Sunak accuses Labour of asking for a blank cheque

Rishi SunakImage source, PA

Rishi Sunak has attacked the plans in Labour's manifesto, accusing the party of asking the voters for a "blank cheque, without telling them what they are going to do with it".

Speaking from the G7 summit in Italy, the prime minister said Labour's proposals would see taxes rise to "the highest levels that we have seen in our nation's history".

He argued that by contrast his party 's manifesto was promising to cut taxes for people at "every stage of their life".

Launching his manifesto in Manchester, Labour leader Sir Keir Starmer said wealth creation was "the number one priority".

Labour has promised not to raise rates of income tax, National Insurance or VAT, as well as the main rate of corporation tax.

It has not made similar guarantees for capital gains tax, paid on profits from selling assets.

The party has committed to some tax rises including introducing VAT on private school fees and increasing taxes on bonuses for managers at hedge funds.

Speaking to the BBC after the launch Sir Keir said: “None of the plans that we've set out require any tax rises over and above those that we've already spelt out."

Responding to Labour's plans, Mr Sunak said: "You've seen two manifestos this week and there's a clear choice at this election.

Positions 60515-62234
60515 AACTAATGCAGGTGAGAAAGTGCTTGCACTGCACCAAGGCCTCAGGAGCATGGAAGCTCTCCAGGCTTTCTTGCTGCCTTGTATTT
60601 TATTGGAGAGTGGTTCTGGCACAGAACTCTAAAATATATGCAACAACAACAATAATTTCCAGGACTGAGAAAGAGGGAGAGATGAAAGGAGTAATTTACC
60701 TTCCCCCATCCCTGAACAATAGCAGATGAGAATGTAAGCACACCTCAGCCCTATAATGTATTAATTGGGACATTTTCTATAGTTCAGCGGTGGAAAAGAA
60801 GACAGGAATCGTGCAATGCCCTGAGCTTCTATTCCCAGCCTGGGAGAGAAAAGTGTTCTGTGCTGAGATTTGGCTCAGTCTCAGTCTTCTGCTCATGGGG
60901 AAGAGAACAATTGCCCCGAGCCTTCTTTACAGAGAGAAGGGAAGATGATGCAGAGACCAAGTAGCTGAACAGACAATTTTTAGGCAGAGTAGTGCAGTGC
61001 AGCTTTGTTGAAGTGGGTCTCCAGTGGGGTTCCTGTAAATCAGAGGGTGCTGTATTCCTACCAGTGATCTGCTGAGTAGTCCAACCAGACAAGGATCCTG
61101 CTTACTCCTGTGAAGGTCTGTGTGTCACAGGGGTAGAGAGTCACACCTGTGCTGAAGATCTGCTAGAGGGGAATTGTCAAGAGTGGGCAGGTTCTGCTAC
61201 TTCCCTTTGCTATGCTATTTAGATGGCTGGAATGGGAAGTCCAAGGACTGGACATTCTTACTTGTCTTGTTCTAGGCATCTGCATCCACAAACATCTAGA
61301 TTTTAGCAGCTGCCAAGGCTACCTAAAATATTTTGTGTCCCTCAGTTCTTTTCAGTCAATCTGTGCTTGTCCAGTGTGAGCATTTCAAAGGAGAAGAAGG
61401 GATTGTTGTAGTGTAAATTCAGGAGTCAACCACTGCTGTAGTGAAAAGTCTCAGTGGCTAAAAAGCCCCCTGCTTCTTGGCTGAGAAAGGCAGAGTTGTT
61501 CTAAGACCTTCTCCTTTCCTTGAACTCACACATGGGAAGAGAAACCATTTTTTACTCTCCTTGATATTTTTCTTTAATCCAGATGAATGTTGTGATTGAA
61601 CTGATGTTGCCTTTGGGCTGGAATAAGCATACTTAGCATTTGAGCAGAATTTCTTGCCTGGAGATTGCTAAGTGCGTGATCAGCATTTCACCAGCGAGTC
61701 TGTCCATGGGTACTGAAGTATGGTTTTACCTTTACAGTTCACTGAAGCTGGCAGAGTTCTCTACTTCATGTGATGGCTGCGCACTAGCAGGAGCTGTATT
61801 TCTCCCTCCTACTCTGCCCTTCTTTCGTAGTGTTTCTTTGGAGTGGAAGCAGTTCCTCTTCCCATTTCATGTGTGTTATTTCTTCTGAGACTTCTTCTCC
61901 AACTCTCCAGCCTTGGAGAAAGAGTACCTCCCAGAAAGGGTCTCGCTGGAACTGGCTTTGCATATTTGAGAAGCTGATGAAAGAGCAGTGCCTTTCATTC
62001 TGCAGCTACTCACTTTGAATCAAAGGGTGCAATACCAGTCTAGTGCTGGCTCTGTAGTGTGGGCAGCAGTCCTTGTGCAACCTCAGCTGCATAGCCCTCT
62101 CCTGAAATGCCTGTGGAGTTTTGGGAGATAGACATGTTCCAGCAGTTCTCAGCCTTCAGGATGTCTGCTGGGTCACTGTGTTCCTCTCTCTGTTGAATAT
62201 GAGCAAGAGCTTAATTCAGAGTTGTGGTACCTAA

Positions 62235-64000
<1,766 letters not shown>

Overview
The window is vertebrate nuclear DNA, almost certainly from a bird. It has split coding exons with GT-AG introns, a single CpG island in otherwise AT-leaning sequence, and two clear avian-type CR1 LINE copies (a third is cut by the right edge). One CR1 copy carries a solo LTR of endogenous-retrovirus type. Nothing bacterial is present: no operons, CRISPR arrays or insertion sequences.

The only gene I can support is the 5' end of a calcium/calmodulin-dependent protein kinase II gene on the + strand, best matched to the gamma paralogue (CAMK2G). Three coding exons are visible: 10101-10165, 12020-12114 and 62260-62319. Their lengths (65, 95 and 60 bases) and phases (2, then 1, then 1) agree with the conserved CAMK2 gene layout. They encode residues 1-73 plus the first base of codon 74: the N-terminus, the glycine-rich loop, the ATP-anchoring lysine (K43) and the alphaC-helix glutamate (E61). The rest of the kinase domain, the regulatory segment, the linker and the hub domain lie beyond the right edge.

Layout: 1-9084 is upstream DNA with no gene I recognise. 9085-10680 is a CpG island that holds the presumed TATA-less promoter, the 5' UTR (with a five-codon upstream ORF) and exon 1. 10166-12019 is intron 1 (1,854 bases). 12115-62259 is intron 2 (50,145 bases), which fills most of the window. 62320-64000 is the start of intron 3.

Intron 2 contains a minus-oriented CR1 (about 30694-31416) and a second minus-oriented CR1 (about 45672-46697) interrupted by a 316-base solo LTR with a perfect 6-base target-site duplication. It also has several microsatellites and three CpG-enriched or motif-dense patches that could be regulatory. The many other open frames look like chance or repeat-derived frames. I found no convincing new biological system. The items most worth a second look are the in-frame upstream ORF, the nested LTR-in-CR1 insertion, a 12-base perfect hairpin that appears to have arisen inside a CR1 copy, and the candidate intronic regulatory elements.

"We published a manifesto that's going to cut taxes for people in this country, and the Labour manifesto made it clear that taxes are going to rise."

The Conservatives launched their manifesto earlier this week with a promise to reduce National Insurance.

Leader of the Scottish National Party John Swinney said Labour would "continue with spending cuts where the Tories left off".

The Green Party expressed similar concerns, with the party's co-leader Carla Denyer saying the party's "refusal to increase taxes on the super-rich means they will be forced to resort to more public spending cuts".

The left-wing campaign group Momentum said the manifesto pledges "fall short of what is needed" and expressed disappointment there was no promise to scrap the two-child benefit limit.

Paul Johnson, director of the public spending think tank the Institute for Fiscal Studies, said Labour's tax rises were "trivial" and that "delivering genuine change will almost certainly also require putting actual resources on the table".

He said the spending rules Labour had "signed up to" left the party with "literally no room... for any more spending than planned by the current government, and those plans do involve cuts both to investment spending and to spending on unprotected public services."